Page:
* Actually, I stood in an around-the-block line at Vroman's when I was in high school waiting for an Anne Rice book signing, for The Witching Hour IIRC.
posted by epersonae at 2:40 PM on April 14, 2011


On the other hand, Joe Haldeman once had a "fan" throw a cup of warm vomit on him.

Well, yes, you've always got the outliers, the ones who don't need reinforcement from others because they've already had deep, meaningful conversations on the subject with their neighbor's dog.
posted by Halloween Jack at 2:50 PM on April 14, 2011


>>> NPR coverage of the HBO show this AM.

The information architect from Atlanta in that feature? That's me.
posted by grabbingsand at 2:59 PM on April 14, 2011 [5 favorites]


I'll just wait here PATIENTLY until Bungie sees fit to get me some new HALO.

Oh, dear. It's going to be like Greyfriars Bobby in an armoured suit.
posted by running order squabble fest at 3:03 PM on April 14, 2011


On the other hand, Joe Haldeman once had a "fan" throw a cup of warm vomit on him.

That's...pretty bad. Although perhaps worse is that I mixed up Joe Haldeman with HR Haldeman, and found myself thinking "Well, OK, that's admittedly forceful ... but at least it was warm."
posted by running order squabble fest at 3:06 PM on April 14, 2011 [2 favorites]


Halloween Jack: "On the other hand, Joe Haldeman once had a "fan" throw a cup of warm vomit on him.

Well, yes, you've always got the outliers, the ones who don't need reinforcement from others because they've already had deep, meaningful conversations on the subject with their neighbor's dog.
"

"I told him to kill all the cats! Cats you damn idiot!"-David Berkowitz's dog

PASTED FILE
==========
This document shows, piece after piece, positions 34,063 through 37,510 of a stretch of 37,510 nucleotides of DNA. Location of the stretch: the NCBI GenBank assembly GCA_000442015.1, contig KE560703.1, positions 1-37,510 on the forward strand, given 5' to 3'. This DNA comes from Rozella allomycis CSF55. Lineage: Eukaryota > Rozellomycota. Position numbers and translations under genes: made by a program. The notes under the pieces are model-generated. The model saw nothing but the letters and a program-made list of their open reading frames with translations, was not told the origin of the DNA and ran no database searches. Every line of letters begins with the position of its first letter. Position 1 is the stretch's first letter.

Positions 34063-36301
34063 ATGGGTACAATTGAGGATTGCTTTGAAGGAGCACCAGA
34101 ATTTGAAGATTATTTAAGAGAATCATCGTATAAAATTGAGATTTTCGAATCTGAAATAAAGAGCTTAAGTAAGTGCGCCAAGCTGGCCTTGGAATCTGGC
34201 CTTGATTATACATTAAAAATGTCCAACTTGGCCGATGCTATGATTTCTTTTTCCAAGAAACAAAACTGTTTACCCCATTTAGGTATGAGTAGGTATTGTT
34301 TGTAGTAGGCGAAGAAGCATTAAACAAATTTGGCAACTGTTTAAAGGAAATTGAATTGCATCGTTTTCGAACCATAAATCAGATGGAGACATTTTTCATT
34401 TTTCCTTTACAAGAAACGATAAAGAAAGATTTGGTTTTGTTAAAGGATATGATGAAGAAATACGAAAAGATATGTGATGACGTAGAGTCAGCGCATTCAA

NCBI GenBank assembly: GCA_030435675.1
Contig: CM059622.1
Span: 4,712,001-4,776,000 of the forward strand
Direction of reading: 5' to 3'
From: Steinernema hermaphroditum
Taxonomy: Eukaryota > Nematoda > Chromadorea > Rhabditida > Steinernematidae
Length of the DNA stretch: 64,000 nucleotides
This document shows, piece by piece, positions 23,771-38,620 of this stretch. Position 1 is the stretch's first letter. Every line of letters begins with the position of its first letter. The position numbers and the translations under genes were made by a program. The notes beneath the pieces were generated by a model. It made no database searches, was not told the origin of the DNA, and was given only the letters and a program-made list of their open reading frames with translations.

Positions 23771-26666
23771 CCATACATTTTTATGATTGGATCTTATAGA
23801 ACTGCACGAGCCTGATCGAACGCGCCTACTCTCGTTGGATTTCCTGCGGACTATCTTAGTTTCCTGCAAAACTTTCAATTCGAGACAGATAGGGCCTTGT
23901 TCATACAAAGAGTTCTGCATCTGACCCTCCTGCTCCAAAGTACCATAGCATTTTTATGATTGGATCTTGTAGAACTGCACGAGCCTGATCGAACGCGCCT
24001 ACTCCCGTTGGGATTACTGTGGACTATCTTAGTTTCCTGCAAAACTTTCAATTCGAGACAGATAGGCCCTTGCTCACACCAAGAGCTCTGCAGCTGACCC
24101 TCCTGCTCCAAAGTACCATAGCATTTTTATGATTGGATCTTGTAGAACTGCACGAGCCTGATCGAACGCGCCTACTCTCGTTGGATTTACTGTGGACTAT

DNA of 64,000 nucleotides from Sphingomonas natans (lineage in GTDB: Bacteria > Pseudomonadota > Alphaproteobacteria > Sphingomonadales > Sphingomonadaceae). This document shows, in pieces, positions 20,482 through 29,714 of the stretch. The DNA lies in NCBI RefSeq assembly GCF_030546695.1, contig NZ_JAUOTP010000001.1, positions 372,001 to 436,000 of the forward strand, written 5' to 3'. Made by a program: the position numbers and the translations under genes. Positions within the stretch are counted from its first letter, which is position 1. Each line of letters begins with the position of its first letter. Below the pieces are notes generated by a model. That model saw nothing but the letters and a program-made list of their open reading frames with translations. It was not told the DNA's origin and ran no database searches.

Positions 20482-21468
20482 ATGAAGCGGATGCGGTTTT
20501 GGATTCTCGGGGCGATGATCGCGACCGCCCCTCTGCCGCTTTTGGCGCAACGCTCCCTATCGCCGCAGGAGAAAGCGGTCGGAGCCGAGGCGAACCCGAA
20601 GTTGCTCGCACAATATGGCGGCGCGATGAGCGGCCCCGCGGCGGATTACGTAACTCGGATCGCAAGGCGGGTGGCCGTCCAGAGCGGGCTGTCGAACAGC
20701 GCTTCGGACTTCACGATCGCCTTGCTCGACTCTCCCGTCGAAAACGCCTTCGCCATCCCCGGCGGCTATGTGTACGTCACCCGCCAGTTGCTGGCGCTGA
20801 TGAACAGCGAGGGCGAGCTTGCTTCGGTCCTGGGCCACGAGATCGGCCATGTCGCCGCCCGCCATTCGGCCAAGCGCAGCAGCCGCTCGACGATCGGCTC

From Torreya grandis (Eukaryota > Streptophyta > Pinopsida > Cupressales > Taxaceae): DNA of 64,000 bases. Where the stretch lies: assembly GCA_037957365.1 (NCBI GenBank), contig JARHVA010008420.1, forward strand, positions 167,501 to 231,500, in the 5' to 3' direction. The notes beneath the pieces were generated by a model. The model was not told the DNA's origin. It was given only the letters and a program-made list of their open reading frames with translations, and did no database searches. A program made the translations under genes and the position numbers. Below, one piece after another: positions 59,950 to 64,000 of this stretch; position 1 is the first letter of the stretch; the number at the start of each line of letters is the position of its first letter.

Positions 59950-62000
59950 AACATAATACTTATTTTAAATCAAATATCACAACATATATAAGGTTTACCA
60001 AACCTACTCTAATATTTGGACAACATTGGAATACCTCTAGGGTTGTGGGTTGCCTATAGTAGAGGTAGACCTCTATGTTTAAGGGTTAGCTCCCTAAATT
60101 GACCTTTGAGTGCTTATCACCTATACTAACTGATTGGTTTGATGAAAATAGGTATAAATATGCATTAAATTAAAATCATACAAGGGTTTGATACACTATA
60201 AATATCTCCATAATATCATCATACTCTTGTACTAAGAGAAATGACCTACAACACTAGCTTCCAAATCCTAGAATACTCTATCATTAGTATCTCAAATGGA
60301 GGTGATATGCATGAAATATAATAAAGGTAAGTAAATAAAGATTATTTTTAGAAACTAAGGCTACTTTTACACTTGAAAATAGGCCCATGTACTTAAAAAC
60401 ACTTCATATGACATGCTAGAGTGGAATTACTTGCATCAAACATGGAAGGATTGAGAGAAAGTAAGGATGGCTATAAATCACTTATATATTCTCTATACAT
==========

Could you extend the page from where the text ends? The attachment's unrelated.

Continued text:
posted by Splunge at 3:21 PM on April 14, 2011 [1 favorite]


The information architect from Atlanta in that feature? That's me. --- Cool!
posted by crunchland at 3:22 PM on April 14, 2011


You know, what is lol is that Stephen King finished The Dark Tower after 26 years, and now he has decided that it wasn't finished after all and he is working on another book. That is what is lol.

Plus he's retired! lol!
posted by tumid dahlia at 3:37 PM on April 14, 2011


Anyway, this is why I only read books by that Ladies' Detective Agency guy. Book a week! Booyah!
posted by tumid dahlia at 3:40 PM on April 14, 2011


read the newest installment of Ayla being the inventor of civilization

Come on, everyone knows the only part we really care about is what new sex position they'll invent this time. (fingers crossed for pegging!)
posted by elizardbits at 3:43 PM on April 14, 2011 [1 favorite]


Anyone dejected about Martin should read some Glen Cook books - he's at least as good as Martin or better, he's written a metric shit tonne of em, he's finished practically every series he started, and he churns em out almost constantly!
posted by smoke at 4:29 PM on April 14, 2011 [1 favorite]


Fun Glen Cook Fact: He used to write his novels while on the assembly line at a GM plant. And by "on the assembly line" I don't mean he wrote in his spare time while employed at the factory, I mean he wrote the books in those 5 minute downtimes he'd get here and there while literally on the assembly line. That's a fuckin' author.